Race to the Rainy Season in Haiti -- Students For The Poor live on campus for a week as a tribute to the poor

COCONUT CREEK, Fla. (April 12, 2010) – Today members of Lynn University’s Students For The Poor braved the rain as they prepared to sleep outside on campus this week to call attention to the deplorable living conditions of the destitute. With the start of the rainy season in Haiti compounded by hundreds of thousands left homeless by the earthquake, there is a critical need for waterproof shelter and decent sanitation. The campus group’s goal is to raise donations to build desperately needed housing in Haiti with the international relief and development agency, Food For The Poor.

“Since Haiti’s Jan. 12 earthquake, some displaced Haitians have been forced to live under tarps and blankets, with only a fortunate few having received tents,” said Angel Aloma, Food For The Poor’s Executive Director. “These people, who live less than two hours by plane from Boca Raton, need our help to rebuild.”
 
Students For The Poor Week started with students picking up hammers and nails to help build a pre-fabricated, 12-by-12-foot yellow Food For The Poor house on the university’s lawn near the student center. Students have also pledged to eat one meal a day of rice and beans by the Food For The Poor house on campus, as a tribute to the poor who often survive on just a handful of these two staples.

“Destitute families who receive Food For The Poor homes for free have told us that they feel like they are in heaven when they walk into the sturdy, safe shelter,” said Robin Mahfood, CEO/President of Food For The Poor. “Many were forced to sleep huddled together in the stifling heat while insects and rodents scampered about, with leaky roofs on mud floors in their former homes. A Food For The Poor house can be described as paradise.”

During the week of April 12-16, about 20 students will sleep inside the house and in adjacent tents. The house resembles the homes that Lynn students have fundraised money for and erected in Jamaica and Haiti during the past several years. Last year, Students For The Poor week raised enough to build a school in Jamaica, a water well, and to purchase 1,000 pounds of rice and beans.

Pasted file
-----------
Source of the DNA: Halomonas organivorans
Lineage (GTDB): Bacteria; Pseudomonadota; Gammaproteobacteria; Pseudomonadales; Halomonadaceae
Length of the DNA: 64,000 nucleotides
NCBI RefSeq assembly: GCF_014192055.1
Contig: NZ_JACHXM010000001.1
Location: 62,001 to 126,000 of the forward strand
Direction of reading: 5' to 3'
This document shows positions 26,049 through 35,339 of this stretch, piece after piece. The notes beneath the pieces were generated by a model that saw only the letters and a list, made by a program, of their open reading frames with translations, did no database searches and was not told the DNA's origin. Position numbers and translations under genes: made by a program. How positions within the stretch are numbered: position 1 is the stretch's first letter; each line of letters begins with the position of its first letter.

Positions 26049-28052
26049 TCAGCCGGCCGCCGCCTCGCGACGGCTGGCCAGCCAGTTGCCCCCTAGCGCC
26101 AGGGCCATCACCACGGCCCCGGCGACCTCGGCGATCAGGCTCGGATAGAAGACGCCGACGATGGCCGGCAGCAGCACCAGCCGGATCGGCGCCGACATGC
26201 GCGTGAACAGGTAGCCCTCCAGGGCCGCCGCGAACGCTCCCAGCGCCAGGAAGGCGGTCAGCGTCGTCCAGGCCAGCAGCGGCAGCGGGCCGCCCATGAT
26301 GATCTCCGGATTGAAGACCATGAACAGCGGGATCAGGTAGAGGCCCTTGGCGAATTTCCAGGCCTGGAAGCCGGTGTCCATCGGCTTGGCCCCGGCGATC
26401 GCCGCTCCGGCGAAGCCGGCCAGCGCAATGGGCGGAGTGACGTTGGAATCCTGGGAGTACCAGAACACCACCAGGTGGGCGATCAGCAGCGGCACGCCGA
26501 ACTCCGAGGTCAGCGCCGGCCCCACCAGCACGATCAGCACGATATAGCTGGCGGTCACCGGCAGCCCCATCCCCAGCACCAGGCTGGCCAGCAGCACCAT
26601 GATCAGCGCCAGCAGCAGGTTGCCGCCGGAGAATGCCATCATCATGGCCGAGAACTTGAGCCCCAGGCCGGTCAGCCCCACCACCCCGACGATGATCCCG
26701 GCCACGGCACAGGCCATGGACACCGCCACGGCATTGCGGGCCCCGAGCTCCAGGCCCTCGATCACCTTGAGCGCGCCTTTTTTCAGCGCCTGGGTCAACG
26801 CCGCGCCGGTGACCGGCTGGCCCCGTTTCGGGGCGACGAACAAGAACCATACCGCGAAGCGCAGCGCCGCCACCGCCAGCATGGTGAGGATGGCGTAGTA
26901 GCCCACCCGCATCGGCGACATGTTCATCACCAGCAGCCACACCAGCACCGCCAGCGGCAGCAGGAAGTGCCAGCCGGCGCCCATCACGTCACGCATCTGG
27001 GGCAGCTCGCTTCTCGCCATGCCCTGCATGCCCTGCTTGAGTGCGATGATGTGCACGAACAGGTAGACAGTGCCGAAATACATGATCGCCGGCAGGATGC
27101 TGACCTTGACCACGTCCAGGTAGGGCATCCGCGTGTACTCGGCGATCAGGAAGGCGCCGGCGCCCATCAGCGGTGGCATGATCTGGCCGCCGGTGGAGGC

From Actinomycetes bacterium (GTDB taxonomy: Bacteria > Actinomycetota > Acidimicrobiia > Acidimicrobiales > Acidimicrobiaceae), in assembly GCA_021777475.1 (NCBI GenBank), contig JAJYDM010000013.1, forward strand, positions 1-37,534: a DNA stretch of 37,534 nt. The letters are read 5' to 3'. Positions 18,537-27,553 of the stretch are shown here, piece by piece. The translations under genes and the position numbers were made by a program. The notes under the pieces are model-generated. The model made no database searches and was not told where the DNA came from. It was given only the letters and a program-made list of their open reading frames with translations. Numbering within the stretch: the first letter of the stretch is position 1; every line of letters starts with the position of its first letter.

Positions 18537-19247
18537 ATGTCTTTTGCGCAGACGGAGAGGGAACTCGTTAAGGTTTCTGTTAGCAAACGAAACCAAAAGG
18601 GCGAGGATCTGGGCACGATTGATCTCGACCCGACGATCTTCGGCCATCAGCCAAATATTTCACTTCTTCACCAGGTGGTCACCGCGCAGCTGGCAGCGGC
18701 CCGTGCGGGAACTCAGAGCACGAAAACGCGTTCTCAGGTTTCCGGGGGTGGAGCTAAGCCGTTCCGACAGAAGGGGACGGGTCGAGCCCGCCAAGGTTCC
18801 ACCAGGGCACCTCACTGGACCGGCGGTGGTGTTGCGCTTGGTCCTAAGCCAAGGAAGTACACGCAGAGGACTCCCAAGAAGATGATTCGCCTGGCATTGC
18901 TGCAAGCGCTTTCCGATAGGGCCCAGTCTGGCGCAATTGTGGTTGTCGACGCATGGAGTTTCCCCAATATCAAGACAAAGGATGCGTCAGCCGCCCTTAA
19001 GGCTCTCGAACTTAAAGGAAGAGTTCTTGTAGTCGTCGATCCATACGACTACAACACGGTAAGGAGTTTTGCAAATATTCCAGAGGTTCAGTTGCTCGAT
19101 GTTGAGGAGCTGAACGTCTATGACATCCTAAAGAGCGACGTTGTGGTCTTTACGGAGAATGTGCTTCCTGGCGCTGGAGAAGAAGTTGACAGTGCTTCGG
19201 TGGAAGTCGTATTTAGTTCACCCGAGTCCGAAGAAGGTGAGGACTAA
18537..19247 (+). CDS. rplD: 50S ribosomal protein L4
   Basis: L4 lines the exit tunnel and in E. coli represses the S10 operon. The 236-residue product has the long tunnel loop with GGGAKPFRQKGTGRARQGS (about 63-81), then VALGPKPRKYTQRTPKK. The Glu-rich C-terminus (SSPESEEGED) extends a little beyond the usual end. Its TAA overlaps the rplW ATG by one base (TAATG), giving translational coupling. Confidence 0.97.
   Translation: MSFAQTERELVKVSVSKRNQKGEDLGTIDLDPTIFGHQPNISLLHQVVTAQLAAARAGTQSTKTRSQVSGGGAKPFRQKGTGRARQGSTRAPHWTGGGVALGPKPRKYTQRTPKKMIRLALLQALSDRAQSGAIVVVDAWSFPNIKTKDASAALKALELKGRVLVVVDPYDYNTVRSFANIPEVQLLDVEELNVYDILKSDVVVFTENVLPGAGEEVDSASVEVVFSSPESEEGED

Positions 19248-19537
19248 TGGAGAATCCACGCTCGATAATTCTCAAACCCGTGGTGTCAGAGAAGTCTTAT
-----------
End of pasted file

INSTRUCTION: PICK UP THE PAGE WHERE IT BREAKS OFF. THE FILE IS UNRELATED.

“We want to demonstrate how Haitians live every day,” said Dan Hennessey, president of Students For The Poor, “and show students how they can get involved and help the poor.”

On Thursday, April 15, at 7:00 p.m., Students For The Poor members will host an on-campus fundraiser to encourage others to help the poor and travel to developing countries with the humanitarian organization, Food For The Poor. The public is welcome to attend the forum and listen as students share their personal testimonials and explain there is no substitute for the firsthand experience of traveling on a mission trip. Food For The Poor representatives will be available to answer questions.

For three years, students from Lynn University have traveled on Food For The Poor mission trips to Haiti and Jamaica. Sophomore Lindsay Doran traveled to Jamaica the first year with the group before later deciding to travel to Haiti. She said the experience helped her chose her major, human services, and develop lifelong friendships with other students.

“I saw and experienced things I never thought were possible,” said Doran when she returned from Jamaica in January 2009. “I felt poverty and interacted with the homeless and the poor, both young and old. I interacted with children and adults who were severely disabled. Every student has the right to experience a journey like this. I am so happy I took the chance.”

To support their effort, make checks out to Food For The Poor and include a special source code “SC# 64619” so the money can be attributed to Lynn University’s Students For The Poor campaign. A donation of $5,200 can provide a destitute family with a double-housing unit.

You can learn more about Food For The Poor’s 2010 mission trips for college students by e-mailing missions@foodforthepoor.com. You can also involve your school in Food For The Poor’s mission by calling 1-877-654-2960, ext. 6988 or e-mailing churchschool@foodforthepoor.org.

Food For The Poor, the largest international relief and development organization in the nation, does much more than feed millions of hungry poor in 17 countries of the Caribbean and Latin America. This interdenominational Christian agency provides emergency relief assistance, clean water, medicines, educational materials, homes, support for orphans and the aged, skills training and micro-enterprise development assistance, with more than 96 percent of all donations going directly to programs that help the poor. For more information, please visit www.FoodForThePoor.org.

Contact:
Jennifer Leigh Oates

Public Relations

954.427.2222, ext. 6054

jennifero@foodforthepoor.org